The woman's smile wavered. "Some of them aren't your friends?"
"No, they're all my friends," said Marie, speaking slightly more slowly for the silly adult. "Igor isn't my friend but he's not coming."
I felt the need to interpret for our hapless travelling companion. "What Marie's trying to say is that everyone she listed is a friend, it's just not an exhaustive list."
"There's Tom and David, too!" confirmed Marie. "And Kuba. And Corduroy."
"Oh, OK." The woman tried to recover by pointing to Marie's pink, sparkly t-shirt and saying, "Your top is very pretty."
"This isn't my top," replied Marie, laughing at the absurdity of the suggestion.
The woman's face crumpled in defeat but she couldn't help asking, "Then whose top is it?"
Luckily, our stop was approaching. I grabbed Marie and made a run for it down the aisle. She called over her shoulder as we went. "It's nobody's top - it's a t-shirt!"
I was surprisingly glad to escape to a soft-play full of cake-fuelled five-year-olds...
Still, it all made me wonder. I've experienced any number of bizarre social interactions since becoming a dad. Many have been beyond my control, and others I've got away with thanks to being surrounded by a protective ring of small, cute children. Perhaps a few have been avoidable, though. If I'd been a little more on the ball, I could maybe have steered the dialogue more smoothly. Sometimes all that's needed is a deep breath and a moment's thought:
When Marie came out of school a couple of weeks ago, she was crying and complaining because she hadn't had enough lunch.
"I didn't have a tub of fruit," she sobbed.
I hugged her guiltily. I was certain I'd prepared one but there was every chance I'd put it in Lewis' lunchbox by accident. (It wouldn't have been the first time.) I told Marie this and apologised.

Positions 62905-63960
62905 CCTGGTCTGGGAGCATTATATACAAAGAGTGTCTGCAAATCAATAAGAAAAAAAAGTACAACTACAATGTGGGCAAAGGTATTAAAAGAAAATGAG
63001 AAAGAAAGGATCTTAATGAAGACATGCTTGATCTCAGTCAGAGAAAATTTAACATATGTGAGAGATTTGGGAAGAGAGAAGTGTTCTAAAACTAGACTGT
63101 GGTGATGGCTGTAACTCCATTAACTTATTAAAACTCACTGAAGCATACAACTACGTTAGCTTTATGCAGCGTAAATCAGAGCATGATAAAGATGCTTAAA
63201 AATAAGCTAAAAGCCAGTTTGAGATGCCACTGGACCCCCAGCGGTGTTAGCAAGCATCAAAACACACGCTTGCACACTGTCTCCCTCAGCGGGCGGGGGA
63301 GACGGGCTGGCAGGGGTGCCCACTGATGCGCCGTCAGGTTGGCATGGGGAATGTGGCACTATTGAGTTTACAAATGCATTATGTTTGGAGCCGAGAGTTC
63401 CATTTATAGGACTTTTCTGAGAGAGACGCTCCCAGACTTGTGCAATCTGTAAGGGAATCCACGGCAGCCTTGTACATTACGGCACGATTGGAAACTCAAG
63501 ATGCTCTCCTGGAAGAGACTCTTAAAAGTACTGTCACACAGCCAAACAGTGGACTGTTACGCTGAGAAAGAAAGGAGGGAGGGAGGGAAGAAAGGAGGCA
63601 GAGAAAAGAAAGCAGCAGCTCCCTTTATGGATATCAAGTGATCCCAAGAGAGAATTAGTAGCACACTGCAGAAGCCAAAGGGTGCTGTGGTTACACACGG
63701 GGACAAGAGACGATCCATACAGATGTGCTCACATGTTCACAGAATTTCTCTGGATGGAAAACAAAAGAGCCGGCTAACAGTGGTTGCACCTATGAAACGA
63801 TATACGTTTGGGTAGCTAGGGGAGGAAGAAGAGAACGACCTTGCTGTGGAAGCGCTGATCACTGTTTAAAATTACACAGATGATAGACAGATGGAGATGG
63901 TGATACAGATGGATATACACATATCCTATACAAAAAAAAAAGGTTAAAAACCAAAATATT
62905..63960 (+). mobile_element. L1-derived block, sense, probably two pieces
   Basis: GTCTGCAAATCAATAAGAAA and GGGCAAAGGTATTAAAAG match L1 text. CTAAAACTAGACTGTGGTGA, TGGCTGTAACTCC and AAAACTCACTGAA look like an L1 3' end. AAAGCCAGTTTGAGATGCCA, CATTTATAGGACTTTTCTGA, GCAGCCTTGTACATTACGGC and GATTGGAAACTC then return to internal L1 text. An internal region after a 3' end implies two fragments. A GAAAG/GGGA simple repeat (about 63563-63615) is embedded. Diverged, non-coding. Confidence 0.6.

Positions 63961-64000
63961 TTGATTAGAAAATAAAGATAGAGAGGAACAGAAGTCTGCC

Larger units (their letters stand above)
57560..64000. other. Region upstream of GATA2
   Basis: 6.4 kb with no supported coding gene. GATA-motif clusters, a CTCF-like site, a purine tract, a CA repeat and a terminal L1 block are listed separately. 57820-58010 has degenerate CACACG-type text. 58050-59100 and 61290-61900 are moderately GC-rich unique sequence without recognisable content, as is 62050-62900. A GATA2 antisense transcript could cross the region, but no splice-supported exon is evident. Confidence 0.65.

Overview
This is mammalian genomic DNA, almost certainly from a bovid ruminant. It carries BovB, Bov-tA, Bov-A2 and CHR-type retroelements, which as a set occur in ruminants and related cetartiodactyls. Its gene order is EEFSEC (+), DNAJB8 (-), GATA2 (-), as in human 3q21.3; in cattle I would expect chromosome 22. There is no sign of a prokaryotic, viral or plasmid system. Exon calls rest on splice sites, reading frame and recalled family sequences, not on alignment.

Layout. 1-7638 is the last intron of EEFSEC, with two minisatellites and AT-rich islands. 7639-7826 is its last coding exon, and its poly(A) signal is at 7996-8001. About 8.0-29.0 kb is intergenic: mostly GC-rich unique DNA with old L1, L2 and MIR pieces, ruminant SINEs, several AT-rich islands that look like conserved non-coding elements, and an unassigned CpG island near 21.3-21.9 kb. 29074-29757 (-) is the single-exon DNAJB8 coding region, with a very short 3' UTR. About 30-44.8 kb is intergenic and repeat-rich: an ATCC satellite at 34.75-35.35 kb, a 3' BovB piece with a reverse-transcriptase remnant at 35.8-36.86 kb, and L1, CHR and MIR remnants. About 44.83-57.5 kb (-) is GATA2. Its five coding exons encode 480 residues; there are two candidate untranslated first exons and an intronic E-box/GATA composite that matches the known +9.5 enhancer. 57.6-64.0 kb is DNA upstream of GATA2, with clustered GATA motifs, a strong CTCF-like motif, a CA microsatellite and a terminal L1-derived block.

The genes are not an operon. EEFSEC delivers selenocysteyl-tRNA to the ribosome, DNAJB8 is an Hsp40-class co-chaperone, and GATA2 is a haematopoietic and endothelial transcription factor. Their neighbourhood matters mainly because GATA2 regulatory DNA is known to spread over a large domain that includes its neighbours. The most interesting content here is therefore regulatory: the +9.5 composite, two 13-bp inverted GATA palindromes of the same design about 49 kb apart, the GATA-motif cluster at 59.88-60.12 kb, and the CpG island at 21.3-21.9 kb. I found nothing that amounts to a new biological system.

Marie kept crying. "Lewis didn't have it. Fraser didn't have it either. I checked. I couldn't find it anywhere. It wasn't in my lunchbox."
"That's strange. Never mind; it'll turn up. You can have some food when we get home."
"But I'm hungry now... and thirsty."
"You can have a drink when we get home, too."
"But I'm really thirsty. I found a carton of juice on the floor that looked like mine but I didn't think it was."
I began to get the impression I was missing something. I took a deep breath and thought for a moment.
"Did you drink your juice?"
"No - I couldn't find it. I just found juice that looked like my juice."
"On the floor?"
"Yes. With my sandwich."
My eyes narrowed. "You found your sandwich on the floor along with juice that looked like your juice but that you weren't sure actually was your juice?"
"And my biscuit."
"OK, so what was in your lunchbox when you went to the cloakroom to fetch it at lunch-time?"
"Nothing! It was empty."
The mystery was becoming markedly less mysterious. "I think perhaps your fruit fell out of your lunchbox with the rest of your lunch."
"I didn't see it," said Marie, pouting.
"How about we go and have a look together?"
"OK, but I don't think it will be there..."
We found it within seconds.
Marie rapidly cheered up and sat down on a bench to eat her food. After a minute or two, she gave me a very sweet, contented smile to say thank you.
Sometimes the little things are what make it all worthwhile...
(Although a few of her grapes and a slice of apple would have been nice, too.)
Yours in a woman's world,